Whilst most of us are debating whether travel bubbles are worth the effort and how many bars and massage parlours might be forced to close soon, fantastic sums of money are being spent on a very different futuristic Pattaya. Hold on to your hats.
Admittedly, some of the cash is about beaches. A four kilometer stretch of Pattaya beach is being landscaped with bonuses such as underground toilets for 160 million baht, whilst a Jomtien beach project to reverse coastal erosion is at planning stage. Meanwhile, City Hall is taking advantage of the lack of tour buses on the roads to advance its plans to put cables underground and to improve drainage. Wait and see on that one.
But the real cash is being spent elsewhere. In the last four years, the Eastern Economic Corridor (EEC), based in Chonburi and two other provinces in eastern Thailand, has attracted investment applications totaling US$40 billion from public funds in partnership with Thai and foreign investors. The upgrade of U-Tapao international airport, the high-speed rail ribbon sprawl linking three main airports and the expansion of Map Ta Phut and Laem Chabang seaports are all going ahead.
There is also a medical hub located at the Thammasat university campus in Pattaya which has launched its Lakeside Premier Complex, to be a full-service nursing home and medical hospital for the elderly. Meanwhile the electrical and electronics industry is a major investor in the EEC along with the automotive and petrochemical industries. The EEC is already home to many multinational corporations including Emerson, Samsung, Sharp, Sony and Sumitomo. In 2018 Hitachi opened the Lumada Center Southeast Asia in Chonburi.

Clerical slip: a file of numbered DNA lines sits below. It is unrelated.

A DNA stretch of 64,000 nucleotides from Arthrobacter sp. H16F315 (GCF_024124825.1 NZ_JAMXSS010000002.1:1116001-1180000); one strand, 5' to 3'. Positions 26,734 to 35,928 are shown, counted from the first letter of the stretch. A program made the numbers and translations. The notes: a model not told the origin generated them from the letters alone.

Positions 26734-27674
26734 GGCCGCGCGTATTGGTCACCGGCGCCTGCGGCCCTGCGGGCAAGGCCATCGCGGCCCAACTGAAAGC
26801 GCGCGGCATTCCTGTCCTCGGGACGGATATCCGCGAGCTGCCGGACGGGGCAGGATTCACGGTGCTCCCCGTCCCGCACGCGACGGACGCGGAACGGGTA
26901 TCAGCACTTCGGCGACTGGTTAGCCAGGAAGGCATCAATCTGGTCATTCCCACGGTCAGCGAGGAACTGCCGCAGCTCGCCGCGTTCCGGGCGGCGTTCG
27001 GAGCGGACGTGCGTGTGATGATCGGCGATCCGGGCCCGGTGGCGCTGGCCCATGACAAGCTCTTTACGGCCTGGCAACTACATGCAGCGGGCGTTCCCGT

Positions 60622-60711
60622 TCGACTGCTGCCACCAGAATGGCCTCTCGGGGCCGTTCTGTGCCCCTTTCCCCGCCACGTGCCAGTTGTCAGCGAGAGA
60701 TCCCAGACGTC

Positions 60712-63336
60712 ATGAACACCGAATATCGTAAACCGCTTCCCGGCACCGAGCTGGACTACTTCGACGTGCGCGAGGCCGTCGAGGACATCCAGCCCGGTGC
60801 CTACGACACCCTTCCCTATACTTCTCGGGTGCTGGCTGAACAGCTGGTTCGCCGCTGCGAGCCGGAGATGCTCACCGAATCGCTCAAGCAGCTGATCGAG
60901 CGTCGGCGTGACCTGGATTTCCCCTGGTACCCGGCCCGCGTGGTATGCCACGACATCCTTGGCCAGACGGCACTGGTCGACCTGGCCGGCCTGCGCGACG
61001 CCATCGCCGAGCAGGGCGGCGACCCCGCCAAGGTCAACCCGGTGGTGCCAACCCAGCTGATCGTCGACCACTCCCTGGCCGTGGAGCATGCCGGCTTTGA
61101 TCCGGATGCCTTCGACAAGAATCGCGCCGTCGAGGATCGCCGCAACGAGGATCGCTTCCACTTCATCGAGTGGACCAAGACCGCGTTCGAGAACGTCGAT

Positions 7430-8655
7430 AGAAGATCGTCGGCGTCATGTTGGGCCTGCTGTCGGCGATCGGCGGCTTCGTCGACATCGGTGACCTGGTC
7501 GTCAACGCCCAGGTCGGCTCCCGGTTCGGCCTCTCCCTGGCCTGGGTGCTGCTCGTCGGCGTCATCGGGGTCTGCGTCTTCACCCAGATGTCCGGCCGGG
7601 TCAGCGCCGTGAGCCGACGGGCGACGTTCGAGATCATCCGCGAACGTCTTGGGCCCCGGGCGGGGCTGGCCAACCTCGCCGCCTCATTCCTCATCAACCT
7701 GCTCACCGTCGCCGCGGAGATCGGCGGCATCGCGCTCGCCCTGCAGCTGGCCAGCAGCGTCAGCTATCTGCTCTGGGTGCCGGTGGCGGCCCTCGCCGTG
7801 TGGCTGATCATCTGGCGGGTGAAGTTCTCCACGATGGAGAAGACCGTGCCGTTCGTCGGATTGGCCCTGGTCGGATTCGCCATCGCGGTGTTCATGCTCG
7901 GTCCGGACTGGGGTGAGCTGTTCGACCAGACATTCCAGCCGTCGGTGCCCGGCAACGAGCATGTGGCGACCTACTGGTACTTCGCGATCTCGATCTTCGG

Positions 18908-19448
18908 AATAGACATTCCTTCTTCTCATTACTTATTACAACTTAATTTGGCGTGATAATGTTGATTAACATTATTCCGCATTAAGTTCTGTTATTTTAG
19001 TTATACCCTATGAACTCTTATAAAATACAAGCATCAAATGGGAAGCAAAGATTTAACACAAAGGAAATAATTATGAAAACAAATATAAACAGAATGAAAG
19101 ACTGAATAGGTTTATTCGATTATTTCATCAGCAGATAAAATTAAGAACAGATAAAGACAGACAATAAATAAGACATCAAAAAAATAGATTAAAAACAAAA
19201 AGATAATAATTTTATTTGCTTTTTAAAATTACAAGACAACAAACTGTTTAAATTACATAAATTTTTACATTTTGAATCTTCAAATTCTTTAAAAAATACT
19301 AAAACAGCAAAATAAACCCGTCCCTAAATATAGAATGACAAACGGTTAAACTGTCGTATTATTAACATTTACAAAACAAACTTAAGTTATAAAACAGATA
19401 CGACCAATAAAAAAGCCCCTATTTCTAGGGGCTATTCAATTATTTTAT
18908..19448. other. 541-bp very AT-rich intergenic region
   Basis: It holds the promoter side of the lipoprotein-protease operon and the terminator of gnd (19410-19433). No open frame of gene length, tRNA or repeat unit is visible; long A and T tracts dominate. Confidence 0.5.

The EEC promotional zones qualify for tax and non-tax investment incentives for specific industries, including exemption from corporate income tax for up to 13 years. And that’s the attraction for investors seeking long-term yields. Companies wishing to reach the regional ASEAN marketplace with a population of more than 650 million people are investing in Thailand because of its strong connectivity to regional and global markets. It’s all about buying and selling.
This is not to deny that Pattaya will have a future as a beach resort and vacation spot but to recognize it lies in the middle of a post-industrial revolution with satellite cities on the horizon and investments worth untold trillions of baht. The proposed monorail system to link Pattaya railway station to downtown at a cost of nine billion baht is a good example of the integration of traditional beach holidays with a starkly different technological future.
A test case is coming up with the future of Pattaya’s Walking Street which is currently undecided. Maybe it will revert to its night-time status once the pandemic is over. Maybe it will transform itself into a Thai (rather than foreigner) recreational area with the bars playing Isaan music and the street stalls selling Thai products and food. Or maybe a huge EEC grant will knock the entire area down to be replaced by a green zone with a mini-zoo and aquarium, a water park, children’s rides and international restaurants galore. You might almost imagine you were at Pier 39 San Francisco.